“Break Out” of the Classroom
Have you “Broken-Out” yet? The idea of an “Escape Room” might be seen as a novelty activity, however, planning a “Breakout” or “Escape Room” experience for your students might be just what your classroom needs. These types of experiences are rich ways to asses, gamify, build community and comradery in the classroom and just plain have fun!
What is a Classroom Breakout?
This type of Breakout is a series of puzzles that students must solve in a specified amount of time to unlock various locks on a box to reach whatever is placed inside the box. Unlike other “Escape Rooms” students are not trying to escape a physical location, they are instead trying to solve a series of puzzles to reach an end goal. A Breakout can be done using a physical box and locks, in a virtual format, or a combination of the two. This type of activity builds classroom community as the students must work together either in partners or small groups to complete the task. Breakouts are also great for assessment. Want to see if your students can add or subtract 3 digit numbers? Give them a Breakout task that uses these skills and watch the magic happen!
Ready to get started with your first Breakout? Let’s explore some options…including some budget friendly options below and a Breakout lesson plan ready to use! #teacherbudget
One of the most popular options is BreakoutEDU.
BreakoutEDU offers an immersive game platform, with all the tools necessary including lesson plans and games, to implement a Breakout experience in your classroom. The physical kit with box, locks and other tools starts at $125. Then simply choose a game, download, setup according to the directions and play.
The second option is a “Virtual Breakout.” These types of breakouts are done completely digitally using Google Sites. The teacher shares the link to the Breakout with each student or group of students to complete the breakout as a team. You could also have the class complete the breakout together using one device and having a “team captain” input the information for each lock to move on. The site could be displayed on a SMARTboard so all students can see clues, etc. to keep the game progressing.
The Virtual Breakout still consists of a timer and various locks (just like physical ones) that students must unlock to complete the Break Out. These locks are created using Google Forms and embedded onto your Google Site. [See example below created by my friend Lucia Perrotti for our Chromebook Camp.]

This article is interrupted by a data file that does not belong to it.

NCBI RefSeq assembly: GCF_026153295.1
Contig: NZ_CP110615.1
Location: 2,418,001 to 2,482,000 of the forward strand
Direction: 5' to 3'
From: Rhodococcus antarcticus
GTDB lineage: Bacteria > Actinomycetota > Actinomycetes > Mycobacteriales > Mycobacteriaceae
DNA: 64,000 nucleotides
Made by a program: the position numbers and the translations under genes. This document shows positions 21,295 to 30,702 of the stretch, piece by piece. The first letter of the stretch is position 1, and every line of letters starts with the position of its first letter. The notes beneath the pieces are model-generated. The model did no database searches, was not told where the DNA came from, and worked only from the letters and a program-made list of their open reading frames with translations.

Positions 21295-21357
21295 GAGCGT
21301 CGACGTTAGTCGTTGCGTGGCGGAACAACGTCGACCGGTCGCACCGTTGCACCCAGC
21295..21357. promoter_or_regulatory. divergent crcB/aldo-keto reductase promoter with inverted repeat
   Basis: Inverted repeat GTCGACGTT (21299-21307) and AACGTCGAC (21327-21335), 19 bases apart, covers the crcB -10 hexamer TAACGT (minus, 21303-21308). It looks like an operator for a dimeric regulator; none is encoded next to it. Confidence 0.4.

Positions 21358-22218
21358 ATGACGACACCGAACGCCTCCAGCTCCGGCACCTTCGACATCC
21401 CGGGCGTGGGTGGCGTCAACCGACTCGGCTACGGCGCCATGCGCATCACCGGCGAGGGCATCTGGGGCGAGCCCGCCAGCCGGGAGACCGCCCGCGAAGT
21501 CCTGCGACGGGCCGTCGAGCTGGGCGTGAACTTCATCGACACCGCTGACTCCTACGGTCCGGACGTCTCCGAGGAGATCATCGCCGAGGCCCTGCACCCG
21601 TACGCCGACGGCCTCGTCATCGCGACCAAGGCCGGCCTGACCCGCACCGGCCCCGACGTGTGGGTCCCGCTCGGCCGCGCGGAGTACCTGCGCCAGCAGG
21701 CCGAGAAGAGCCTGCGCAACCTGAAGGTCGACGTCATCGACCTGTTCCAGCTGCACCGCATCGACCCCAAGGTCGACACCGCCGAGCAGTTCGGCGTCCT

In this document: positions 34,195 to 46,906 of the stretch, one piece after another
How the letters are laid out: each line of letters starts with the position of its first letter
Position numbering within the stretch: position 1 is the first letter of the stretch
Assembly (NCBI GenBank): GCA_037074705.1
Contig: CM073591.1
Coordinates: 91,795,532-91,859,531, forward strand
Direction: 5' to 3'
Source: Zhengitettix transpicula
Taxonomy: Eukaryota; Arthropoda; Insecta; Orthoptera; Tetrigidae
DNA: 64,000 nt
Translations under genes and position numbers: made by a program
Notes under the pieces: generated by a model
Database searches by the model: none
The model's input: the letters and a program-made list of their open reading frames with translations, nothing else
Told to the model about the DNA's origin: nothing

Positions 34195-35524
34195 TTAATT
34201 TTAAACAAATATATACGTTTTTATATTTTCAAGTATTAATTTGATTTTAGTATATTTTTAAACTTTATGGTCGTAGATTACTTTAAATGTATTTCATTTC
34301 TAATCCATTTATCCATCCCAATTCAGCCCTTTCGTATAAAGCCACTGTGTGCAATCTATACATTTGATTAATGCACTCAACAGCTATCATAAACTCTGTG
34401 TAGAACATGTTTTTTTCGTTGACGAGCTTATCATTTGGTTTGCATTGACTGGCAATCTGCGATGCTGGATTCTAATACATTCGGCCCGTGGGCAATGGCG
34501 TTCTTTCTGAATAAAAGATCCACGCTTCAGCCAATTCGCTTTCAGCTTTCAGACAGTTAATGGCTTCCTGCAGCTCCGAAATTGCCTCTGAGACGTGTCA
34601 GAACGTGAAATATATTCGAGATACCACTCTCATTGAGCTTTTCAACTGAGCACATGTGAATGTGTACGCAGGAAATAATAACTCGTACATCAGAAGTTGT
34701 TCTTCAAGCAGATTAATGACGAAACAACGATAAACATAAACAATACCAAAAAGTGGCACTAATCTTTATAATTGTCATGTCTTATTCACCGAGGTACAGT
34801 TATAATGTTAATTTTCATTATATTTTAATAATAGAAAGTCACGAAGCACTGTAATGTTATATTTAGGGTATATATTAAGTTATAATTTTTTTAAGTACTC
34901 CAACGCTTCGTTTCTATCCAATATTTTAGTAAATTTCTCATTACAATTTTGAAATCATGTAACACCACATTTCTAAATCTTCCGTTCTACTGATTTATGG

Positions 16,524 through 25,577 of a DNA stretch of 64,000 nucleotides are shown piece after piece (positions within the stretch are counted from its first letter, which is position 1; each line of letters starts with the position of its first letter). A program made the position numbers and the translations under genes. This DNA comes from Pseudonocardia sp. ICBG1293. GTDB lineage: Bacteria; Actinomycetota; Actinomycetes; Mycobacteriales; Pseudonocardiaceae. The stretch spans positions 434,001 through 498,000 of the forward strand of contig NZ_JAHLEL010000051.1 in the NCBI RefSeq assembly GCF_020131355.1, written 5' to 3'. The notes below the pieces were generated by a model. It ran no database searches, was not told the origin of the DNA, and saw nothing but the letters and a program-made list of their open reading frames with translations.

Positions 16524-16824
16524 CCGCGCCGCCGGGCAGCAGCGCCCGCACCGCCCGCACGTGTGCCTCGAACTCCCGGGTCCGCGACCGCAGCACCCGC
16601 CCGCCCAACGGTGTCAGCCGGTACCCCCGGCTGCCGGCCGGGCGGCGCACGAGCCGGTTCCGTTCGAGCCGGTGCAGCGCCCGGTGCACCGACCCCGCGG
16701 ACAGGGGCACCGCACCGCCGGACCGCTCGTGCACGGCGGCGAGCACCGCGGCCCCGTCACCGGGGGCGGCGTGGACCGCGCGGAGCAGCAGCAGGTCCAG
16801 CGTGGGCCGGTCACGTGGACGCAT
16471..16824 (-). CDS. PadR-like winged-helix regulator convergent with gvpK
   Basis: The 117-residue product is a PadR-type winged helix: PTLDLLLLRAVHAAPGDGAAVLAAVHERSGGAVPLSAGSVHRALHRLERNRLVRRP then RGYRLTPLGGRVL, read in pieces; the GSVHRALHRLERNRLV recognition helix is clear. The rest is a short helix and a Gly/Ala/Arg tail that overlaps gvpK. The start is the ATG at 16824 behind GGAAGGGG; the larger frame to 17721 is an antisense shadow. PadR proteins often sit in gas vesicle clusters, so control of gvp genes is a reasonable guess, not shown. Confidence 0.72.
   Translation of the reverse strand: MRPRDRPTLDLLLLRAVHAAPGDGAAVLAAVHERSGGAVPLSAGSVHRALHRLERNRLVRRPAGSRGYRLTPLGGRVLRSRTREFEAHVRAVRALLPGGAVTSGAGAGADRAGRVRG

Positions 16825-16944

You can create your own Virtual Breakout or you can search for pre-made options in the Sandbox curated by BreakoutEDU digital. Can’t find exactly what you are looking for? Then why not create your own? BreakoutEDU digital also includes an entire “build your own” website with complete with videos and hyperlinked resources to put right into your virtual breakout! When you finish, be sure and upload your Break Out to the Sandbox for other users to try. #togetherwearebetter
Build your own custom Breakout! This year with my 2nd grade kiddos I decided to create my own custom end of the year Breakout using a combination of physical locks and a box as well as digital resources from BreakoutEDU.
First, I went to my local Dollar Tree and purchased a locking toolbox, a red bike lock, a green bike lock and a keyed lock. Since it was the end of the year I also snagged a box of cookies to put inside for my kiddos to share once they unlocked the box. Those cookies never tasted so sweet! Total cost $5.
For the task itself, I decided to design my Breakout around the last day of school. Here was the synopsis:
I created a Google Slide presentation with the directions for game play and embedded a timer. You can snag that presentation here. I also decided what three puzzles I wanted to use for the game. I decided to create my own puzzles (worksheet format) for the students to solve as a team. The first was a reading comprehension passage, the second was 2 and 3 digit addition and subtraction with regrouping, and the third was a fun cypher code. You can snag those puzzles here.
When students solved each puzzle it gave them a code to input on the Locks App from BreakoutEDU $1.99 in the App Store. I set up the locks in advance which would then give the students a riddle to solve which would unlock one of the physical locks on the box. (see facilitator’s guide below for lock codes)
I also created a facilitator’s guide for myself and other team mates (who were also going to be completing the Breakout). This was a great way to ensure that the game went smoothly in all classrooms and that each teacher knew exactly what to do. Think lesson plan. That’s here too with information on how to set up locks and set up gameplay.
When it came time to Breakout…. I have never seen my students so engaged. I kept thinking to myself, why did I wait so long to implement this in my classroom? This option did take a little time for set-up and creation but can be used year after year and did I mention it cost me all of about $7 and required only one digital device?
In the end, finding what works for you and your class is what is important about planning your first Breakout. Whether it’s a kit from BreakoutEDU, a virtual option using Google Sites or a combination of digital tasks using the Locks App and a physical box. Finding what fits your teaching style and your budget is what is most important.